By Karl Arnold Belser
19 September 2013

I am constantly fishing for ideas and insights that relate to the uncertain future, and I strongly believe that what might happen depends on the adjacent possible. See my essay on The Shadow Future.

I recently read an article in Democracy by Henry Farrel called The Tech Intellectuals. The article made me realize that in addition to the advantages that the Internet brings to writing as I describe in my essays in this blog, Journalism and Education, the Internet through Blogs makes it possible for intelligent people to express their ideas without the constraint of business or university politics. In doing so, these people, in many cases, are exploring the adjacent possible, and I want to know what they think and why they think it.

I don’t like the category called intellectuals because it implies esoteric thought that may be outside the scope of understanding by the common man. Farrel, in my opinion, is far too intellectual to the point that his point, whatever it was, is lost through name dropping and obscure references that only a well-read intellectual would understand. The only conclusion that I got was that many intellectuals are writing to aggrandize their reputation and wealth by picking on some issue that is in the public attention, but which in many cases is irrelevant to the big picture.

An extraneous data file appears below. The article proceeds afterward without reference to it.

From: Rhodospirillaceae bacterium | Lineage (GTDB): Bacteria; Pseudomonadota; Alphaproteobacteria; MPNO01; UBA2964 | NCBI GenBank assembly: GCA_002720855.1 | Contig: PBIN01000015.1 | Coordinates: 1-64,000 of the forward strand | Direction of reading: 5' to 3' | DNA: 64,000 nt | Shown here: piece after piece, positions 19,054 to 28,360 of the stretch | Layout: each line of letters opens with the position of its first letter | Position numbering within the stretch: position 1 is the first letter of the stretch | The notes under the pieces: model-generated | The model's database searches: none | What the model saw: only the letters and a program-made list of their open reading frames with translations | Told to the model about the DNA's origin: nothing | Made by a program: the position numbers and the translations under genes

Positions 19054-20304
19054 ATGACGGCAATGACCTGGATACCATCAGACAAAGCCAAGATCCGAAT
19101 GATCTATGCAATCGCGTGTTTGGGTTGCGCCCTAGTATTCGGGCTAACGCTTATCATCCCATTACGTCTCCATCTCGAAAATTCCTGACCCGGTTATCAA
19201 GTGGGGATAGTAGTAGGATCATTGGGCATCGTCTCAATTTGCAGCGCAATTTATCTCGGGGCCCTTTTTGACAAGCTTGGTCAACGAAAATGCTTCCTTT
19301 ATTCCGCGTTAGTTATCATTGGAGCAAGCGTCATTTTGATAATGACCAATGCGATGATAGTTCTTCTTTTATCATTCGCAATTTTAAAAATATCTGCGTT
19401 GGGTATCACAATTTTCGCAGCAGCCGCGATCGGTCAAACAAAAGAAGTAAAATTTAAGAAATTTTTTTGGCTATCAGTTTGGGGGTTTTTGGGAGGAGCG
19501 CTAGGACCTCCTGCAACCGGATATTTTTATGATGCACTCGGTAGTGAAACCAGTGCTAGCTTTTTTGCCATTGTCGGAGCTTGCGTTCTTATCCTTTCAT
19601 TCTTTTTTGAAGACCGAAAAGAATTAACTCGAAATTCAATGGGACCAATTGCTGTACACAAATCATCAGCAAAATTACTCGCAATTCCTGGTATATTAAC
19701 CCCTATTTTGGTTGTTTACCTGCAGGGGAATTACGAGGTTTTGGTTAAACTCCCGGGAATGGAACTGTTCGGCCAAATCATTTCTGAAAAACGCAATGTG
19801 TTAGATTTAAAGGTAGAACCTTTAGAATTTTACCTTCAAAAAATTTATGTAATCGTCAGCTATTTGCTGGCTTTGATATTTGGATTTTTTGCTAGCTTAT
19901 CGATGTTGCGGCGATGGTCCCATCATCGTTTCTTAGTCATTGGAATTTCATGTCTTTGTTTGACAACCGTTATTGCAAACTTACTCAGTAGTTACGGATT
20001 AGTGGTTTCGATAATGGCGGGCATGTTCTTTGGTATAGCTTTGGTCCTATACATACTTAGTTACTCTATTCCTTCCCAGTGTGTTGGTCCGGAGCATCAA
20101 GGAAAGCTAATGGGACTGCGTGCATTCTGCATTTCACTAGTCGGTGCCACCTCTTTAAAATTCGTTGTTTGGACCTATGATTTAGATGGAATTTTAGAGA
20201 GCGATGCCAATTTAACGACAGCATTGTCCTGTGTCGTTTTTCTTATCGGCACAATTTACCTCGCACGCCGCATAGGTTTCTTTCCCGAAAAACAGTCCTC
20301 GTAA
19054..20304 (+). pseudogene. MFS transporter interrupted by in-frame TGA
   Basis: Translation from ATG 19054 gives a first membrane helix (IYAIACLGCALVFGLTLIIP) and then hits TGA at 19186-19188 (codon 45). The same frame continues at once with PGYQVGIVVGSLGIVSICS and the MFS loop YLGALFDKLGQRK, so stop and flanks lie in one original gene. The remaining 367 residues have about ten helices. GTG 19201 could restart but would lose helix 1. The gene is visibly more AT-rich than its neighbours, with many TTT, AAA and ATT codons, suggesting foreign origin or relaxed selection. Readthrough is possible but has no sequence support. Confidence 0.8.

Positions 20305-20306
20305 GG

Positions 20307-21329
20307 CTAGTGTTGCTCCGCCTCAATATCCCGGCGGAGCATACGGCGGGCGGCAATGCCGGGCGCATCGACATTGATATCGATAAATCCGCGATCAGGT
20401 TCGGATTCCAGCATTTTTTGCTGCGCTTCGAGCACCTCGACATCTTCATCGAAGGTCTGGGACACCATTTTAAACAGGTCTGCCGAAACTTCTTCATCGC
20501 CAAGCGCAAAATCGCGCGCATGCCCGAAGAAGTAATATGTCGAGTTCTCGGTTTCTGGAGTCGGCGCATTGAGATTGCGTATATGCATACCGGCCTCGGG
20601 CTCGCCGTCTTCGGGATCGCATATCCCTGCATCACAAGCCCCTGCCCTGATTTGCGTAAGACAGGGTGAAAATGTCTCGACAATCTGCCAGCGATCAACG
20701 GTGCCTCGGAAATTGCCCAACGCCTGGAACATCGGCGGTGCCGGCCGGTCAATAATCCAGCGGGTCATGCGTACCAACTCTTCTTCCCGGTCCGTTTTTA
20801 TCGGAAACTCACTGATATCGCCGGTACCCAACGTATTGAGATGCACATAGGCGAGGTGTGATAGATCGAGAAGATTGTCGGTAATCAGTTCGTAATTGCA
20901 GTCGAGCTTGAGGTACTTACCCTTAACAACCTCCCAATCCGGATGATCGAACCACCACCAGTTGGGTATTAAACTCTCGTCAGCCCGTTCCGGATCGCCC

This hyping of trivia is Attention Economics and I intend to recognize and avoid this type of writing. The key to skepticism I believe is looking for the data and underlying facts about the issues.  As the old saying goes, Can 50 million Frenchmen be wrong? The answer is Yes. This type of “attention getting” is a facet of mob behavior that a skeptic might try to recognize and  avoid.
Last updated November 27, 2013
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